At a recent Decorator Show House, I had the task of designing a space in a courtyard area that was a perfect location for a fairy garden. Fairy or miniature gardens have become an immensely popular gardening trend and I thought this would really draw attention to my area.
The centerpiece was going to be my fairy house that I made on an earlier post out of bark, branches, and antlers. Go to https://thegardendiaries.wordpress.com/2013/03/03/the-realm-of-fairy-creating-fairy-gardens/ to see how to make this. But first, I had to prepare the site for the house by creating a small contained garden in the landscape with fencing, hills, plants, and moss.
I found the perfect spot under a large Chamaecyparis tree that had no lower limbs. The upper limbs would hang over and shelter the area and create a ‘ceiling’. There was a straggly yew that had to go. It was chain sawed down and the leaves cleaned up. The drain pipe was relocated and the wheel stayed as a great visual element.
A fence had to be added to delineate the space. My curly pussy willow was looking good so I cut a bunch and wired it together. I kept it in a round tote for a week to keep that nice rounded shape.
To keep the fence firmly in place, I took short pieces of wire stakes and drove them into the ground at the perimeter of the fence and inserted the bundled pussy willow onto it. This will keep the fence from moving when I fill the interior space with plants and moss. I made an arbor out of the same material and placed that at the entrance, inserting the ends into the soil.
I experimented with different positionings of the pathway and house and once satisfied, I remove everything to start placing the accessories. Once I knew where the pathway would go, everything else fell into place.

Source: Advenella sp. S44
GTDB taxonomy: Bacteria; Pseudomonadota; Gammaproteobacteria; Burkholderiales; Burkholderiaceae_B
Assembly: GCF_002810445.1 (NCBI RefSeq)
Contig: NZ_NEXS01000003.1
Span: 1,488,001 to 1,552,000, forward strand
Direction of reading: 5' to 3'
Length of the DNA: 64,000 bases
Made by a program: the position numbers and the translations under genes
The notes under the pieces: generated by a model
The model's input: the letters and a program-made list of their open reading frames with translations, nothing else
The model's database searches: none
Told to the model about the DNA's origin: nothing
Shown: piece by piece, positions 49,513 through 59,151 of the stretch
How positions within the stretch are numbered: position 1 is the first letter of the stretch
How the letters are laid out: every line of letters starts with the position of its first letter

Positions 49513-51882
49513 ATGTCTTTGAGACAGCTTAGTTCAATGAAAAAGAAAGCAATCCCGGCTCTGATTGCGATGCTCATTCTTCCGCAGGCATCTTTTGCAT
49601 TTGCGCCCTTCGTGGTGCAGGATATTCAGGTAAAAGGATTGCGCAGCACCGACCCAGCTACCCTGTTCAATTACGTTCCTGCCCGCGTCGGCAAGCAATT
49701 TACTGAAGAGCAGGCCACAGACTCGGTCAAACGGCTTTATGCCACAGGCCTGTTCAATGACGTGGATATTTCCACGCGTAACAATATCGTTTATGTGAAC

Mounding up soil and pressing it firmly in place to mimic hills and valleys made the space more interesting.
Then, I placed the largest items, like the houses – the bark and a gourd house, and the bridge. Once situated, I started with the plants. I chose plants that were colorful enough to contrast with the moss covering that was planned to top everything off. I planted my plants both inside the fence and outside. I used a couple a miniature conifers, violas, polka dot plants, ivy, ferns, armeria, and saxifrages.
To construct the stream, I first placed a strip of landscape cloth on the ground as the base for the stream bed. This prevents the gravel and stones from washing into the underlying soil and keeping it clean.
I added my pathway and topped everything off with a layer of mood moss. Mood moss is a moundy, springy moss, much nicer than regular sheet moss. It gave dimension to the whole garden. Moss also gives the garden a finished look and a good backdrop for all the accessories and plants. I bought a case of this from a local wholesale florist.
To the stream, I added colored gravel and small boulders. Colorful glass balls were pressed into the moss to add color. Wheelbarrows, chairs, and various other fairy accessories were added on top of the moss.
To keep this garden going, I will spray it with a fine mist attachment of the hose to keep it moist, once every couple of days depending on rainfall. The garden is in the shade so it will not dry out quickly. It is important to keep the moss moist but not drenched. The plants need to be pruned and groomed every few weeks to keep them small. The garden should last the entire season and will need renovation next spring.
- The Realm of Fairy- Creating Fairy Gardens (thegardendiaries.wordpress.com)
- Hypertufa Fairy Cottages (thegardendiaries.wordpress.com)
- Woodland Fairy House for your spring gardens. (betweentheweeds.com)
- Woodland fairies love fairy size funiture. (betweentheweeds.com)
- Garden Inspiration: DIY Fairy Gardens – Roundup (apartmenttherapy.com)
- Fairy Garden Tutorial with The Magic Onions (naturemoms.com)
- Places: The Fairy Garden (ext.homedepot.com)